A General History and Collection of Voyages and Travels — Volume 13 eBook

Robert Kerr (writer)
This eBook from the Gutenberg Project consists of approximately 794 pages of information about A General History and Collection of Voyages and Travels — Volume 13.
which grew in the countries I have mentioned, the bread-fruit excepted, raised also both the maize and the maniock in great abundance; and they had acquired the skill of watering their lands from distant rivers, in time of drought.  It may likewise be observed, that although the Otaheitans possess the shrub which produces cotton, they neither improve it by culture, nor have the knowledge of converting its wool into cloth, but content themselves with a far meaner production as a substitute.  Our islanders had not only the skill of making excellent cloth from their cotton, but they practised also the arts of dying it, with a variety of colours, some of them of the utmost brilliancy and beauty.  In the science of shipbuilding (if the construction of such vessels as either people used may be distinguished with that appellation) the superiority is on the side of the Otaheitans; yet the piraguas of the West Indians were fully sufficient for the navigation they were employed in, and indeed were by no means contemptible sea-boats.”—­“On the other hand, our islanders far surpassed the people of Otaheite, in the elegance and variety of their domestic utensils and furniture; their earthen-ware, curiously woven beds, and implements of husbandry.”  For the particulars of the comparison here entered into, the reader who is interested will have recourse to the work itself, in which, besides, he will find several circumstances related of another people, the Charaibes, which much resemble what he has now read in the account of the Otaheitans.  This note is already too large to admit of their being specified in any satisfactory manner, and it was thought improper to be continually calling off the attention of the reader, from the text, to smaller notes at the individual instances.—­E.]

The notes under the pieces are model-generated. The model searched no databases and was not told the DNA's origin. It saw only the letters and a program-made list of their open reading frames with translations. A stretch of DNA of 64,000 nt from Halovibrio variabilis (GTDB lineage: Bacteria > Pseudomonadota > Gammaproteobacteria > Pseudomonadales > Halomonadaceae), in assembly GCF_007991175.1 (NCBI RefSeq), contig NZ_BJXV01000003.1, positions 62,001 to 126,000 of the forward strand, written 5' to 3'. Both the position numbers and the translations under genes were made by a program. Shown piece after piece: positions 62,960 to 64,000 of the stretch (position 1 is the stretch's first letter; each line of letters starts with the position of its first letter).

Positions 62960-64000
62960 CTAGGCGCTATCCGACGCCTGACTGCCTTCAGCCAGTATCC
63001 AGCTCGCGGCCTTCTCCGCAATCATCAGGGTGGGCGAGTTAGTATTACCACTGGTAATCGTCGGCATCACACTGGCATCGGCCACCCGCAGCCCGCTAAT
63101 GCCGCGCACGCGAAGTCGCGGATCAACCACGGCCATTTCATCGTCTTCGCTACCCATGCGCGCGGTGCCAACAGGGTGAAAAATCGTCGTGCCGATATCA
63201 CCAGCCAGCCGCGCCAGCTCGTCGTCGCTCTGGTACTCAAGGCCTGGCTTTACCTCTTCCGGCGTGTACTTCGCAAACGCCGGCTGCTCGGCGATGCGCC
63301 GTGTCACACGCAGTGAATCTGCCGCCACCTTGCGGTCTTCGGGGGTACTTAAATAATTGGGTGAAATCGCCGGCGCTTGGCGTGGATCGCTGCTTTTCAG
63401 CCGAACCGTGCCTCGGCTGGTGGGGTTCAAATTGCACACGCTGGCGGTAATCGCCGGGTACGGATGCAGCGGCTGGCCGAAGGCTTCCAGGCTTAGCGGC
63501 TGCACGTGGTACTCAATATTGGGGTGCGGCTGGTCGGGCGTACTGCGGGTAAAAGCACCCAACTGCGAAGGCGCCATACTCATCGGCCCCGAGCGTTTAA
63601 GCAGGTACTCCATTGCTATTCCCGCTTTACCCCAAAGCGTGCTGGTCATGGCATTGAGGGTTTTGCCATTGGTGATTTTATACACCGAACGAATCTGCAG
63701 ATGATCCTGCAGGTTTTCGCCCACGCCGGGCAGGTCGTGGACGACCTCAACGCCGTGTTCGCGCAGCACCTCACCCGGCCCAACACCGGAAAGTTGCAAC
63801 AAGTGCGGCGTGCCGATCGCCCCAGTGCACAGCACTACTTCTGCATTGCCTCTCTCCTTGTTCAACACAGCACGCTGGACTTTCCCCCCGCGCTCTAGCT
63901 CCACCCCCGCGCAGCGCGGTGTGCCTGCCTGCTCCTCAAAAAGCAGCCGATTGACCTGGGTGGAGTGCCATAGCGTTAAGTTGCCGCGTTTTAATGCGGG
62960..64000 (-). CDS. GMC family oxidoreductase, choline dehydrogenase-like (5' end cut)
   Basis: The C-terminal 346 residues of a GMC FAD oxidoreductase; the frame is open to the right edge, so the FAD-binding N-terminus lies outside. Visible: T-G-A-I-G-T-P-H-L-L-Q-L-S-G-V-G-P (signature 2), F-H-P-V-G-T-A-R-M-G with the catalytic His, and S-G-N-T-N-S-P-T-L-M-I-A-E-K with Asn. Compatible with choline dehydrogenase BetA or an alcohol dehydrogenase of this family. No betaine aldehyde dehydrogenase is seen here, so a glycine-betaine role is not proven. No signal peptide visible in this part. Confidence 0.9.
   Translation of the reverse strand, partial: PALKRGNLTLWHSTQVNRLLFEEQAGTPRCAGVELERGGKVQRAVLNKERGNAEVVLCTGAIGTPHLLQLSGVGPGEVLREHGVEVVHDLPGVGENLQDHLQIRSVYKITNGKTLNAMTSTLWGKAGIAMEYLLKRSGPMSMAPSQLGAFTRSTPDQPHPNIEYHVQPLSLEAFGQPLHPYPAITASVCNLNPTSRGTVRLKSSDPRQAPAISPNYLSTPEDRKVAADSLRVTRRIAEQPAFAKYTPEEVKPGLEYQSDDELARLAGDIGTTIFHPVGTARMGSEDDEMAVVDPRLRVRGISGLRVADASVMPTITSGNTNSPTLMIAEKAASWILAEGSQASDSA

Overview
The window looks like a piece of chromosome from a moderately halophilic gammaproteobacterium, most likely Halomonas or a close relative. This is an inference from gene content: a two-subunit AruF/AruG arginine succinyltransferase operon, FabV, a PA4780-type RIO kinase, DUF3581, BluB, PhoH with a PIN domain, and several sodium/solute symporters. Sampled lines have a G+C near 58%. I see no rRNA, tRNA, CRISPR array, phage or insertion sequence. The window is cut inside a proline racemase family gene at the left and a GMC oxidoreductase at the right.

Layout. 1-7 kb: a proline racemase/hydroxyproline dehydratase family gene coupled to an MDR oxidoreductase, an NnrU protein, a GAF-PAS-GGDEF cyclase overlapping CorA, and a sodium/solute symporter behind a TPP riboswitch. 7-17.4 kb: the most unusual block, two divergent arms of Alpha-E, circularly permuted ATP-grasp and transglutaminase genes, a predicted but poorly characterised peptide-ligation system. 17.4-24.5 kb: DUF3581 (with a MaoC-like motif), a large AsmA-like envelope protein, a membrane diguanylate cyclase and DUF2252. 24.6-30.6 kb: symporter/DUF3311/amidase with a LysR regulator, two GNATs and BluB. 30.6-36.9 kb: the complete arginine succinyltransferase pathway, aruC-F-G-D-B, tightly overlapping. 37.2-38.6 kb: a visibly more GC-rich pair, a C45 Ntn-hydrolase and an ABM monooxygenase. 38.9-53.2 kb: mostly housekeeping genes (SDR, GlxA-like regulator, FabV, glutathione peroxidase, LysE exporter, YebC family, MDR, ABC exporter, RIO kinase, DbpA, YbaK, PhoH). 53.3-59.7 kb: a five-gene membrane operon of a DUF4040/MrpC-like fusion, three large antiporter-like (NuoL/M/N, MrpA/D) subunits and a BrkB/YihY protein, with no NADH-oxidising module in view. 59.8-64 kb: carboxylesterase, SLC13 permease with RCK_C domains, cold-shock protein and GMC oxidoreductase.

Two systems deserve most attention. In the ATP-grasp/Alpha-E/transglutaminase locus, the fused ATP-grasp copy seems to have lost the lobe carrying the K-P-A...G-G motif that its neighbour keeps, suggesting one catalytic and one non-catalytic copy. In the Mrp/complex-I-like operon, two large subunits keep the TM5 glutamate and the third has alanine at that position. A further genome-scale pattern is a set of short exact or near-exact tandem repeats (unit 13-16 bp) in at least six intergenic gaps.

Of the Division of Time in Otaheile; Numeration, Computation of Distance, Language, Diseases, Disposal of the Dead, Religion, War, Weapons, and Government; with some general Observations for the Use of future Navigators.

We were not able to acquire a perfect idea of their method of dividing time; but observed, that in speaking of it, either past or to come, they never used any term but Malama, which signifies Moon.  Of these moons they count thirteen, and then begin again; which is a demonstration that they have a notion of the solar year:  But how they compute their months, so that thirteen of them shall be commensurate with the year, we could not discover; for they say that each month has twenty-nine days, including one in which the moon is not visible.  They have names for them separately, and have frequently told us the fruits that would be in season, and the weather that would prevail, in each of them; and they have indeed a name for them collectively, though they use it only when they speak of the mysteries of their religion.

Every day is subdivided into twelve parts, each of two hours, of which six belong to the day, and six to the night.  At these divisions they guess pretty nearly by the height of the sun while he is above the horizon; but there are few of them that can guess at them, when he is below it, by the stars.[23]

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A General History and Collection of Voyages and Travels — Volume 13 from Project Gutenberg. Public domain.
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